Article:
Ellison for rent
Leftwing billionaire Michael Bloomberg has been attempting to influence U.S. politics for many years. But funding races is expensive, especially when the public doesn’t agree with your agenda of total “gun control” and radical environmentalism.
So Bloomberg is going a different route. The Wall Street Journal reported last year that Bloomberg has been staffing attorneys in state Attorneys General offices, in order to influence the direction of policy in the states where the state AG allows him in.
Specifically, NYU Law School’s State Energy and Environmental Impact Center (SEEIC) was created after a $6 million grant from Bloomberg, and now aims to offer its services to state AG offices.
Of course, disgraced leftwing politician and former New York AG, Eric Schneiderman—who resigned after a spate of physical and sexual abuse allegations—was eager to bring Bloomberg’s lawyers into the New York AG office. The goal was to extract money from energy producers.
The reason this is troubling is best stated by the WSJ’s editorial board:
“The ethical problems here should be obvious. Private interests are leveraging the police powers of the state to pursue their political agenda, while a government official is letting private interests appear to influence enforcement decisions. None of this is reassuring about the fair administration of justice.”
According to the Wall Street Journal at the time of the article in late 2018, New York, Maryland, Massachusetts, Oregon, Washington, New Mexico, Illinois, and the District of Columbia had brought in a “special assistant attorney general” from the Bloomberg-funded SEEIC.
Bloomberg’s attorneys in Ellison’s AG office
Now, it has emerged that Minnesota has been added to that list of states.
Doug Seaton, President of Upper Midwest Law Center, just held a press conference at the Minnesota State Capitol where he announced that his organization is suing Minnesota AG Keith Ellison’s office over the issue. In the suit, Seaton is seeking information that Ellison has so-far refused to release surrounding the involvement of the Bloomberg-funded lawyers in Ellison’s office.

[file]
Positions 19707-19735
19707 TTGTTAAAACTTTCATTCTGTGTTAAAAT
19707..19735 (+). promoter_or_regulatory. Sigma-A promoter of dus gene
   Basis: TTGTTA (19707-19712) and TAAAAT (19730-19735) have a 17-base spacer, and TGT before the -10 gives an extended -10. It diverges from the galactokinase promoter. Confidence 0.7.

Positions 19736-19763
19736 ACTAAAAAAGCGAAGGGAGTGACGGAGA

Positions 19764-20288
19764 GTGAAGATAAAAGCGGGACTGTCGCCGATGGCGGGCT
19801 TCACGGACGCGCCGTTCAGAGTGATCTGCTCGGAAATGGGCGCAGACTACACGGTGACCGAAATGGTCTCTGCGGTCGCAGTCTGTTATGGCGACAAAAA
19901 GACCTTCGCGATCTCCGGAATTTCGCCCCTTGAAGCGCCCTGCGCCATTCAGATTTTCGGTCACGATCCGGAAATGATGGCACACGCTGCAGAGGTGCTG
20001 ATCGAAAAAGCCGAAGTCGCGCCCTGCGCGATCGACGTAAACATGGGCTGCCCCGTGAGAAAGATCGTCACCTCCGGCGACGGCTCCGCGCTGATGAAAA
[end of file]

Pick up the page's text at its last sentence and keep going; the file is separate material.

“This is not a fishing expedition because we know these [Bloomberg-funded] lawyers are there,” Seaton said.
Seaton went on to point out the Linked-In profile of attorney Pete Surdo, who wrote on his page:
“After 15 years working at Robins Kaplan LLP, I am off on a new adventure as a Fellow with the NYU School of Law’s State Impact Center. I will be embedded with the Minnesota Attorney General’s Office as an Environmental Litigator and Special Assistant Attorney General.”
Seaton continued: “Just yesterday [Surdo] was the one signing a complaint on behalf of the State of Minnesota in the D.C. Circuit Court of Appeals challenging the [Trump] EPA’s efforts to modify the emissions standards applicable under the Clean Air Act.”
“We think this is a hijacking of public office,” Seaton said.
Seaton also outlined how current law in Minnesota says this public-private arrangement was not proper. “That’s not the way to run a public entity,” Seaton continued.
Doug Seaton and the Upper Midwest Law Center’s complaint can be read here. Going forward, Seaton wants to know how this decision was made, and who else in Ellison’s office is from the Bloomberg-funded NYU center. A Ramsey County court is now hearing the matter, and once Seaton receives the information currently being withheld by Ellison he plans to pursue the case further, in order to keep Ellison in compliance with Minnesota law.—
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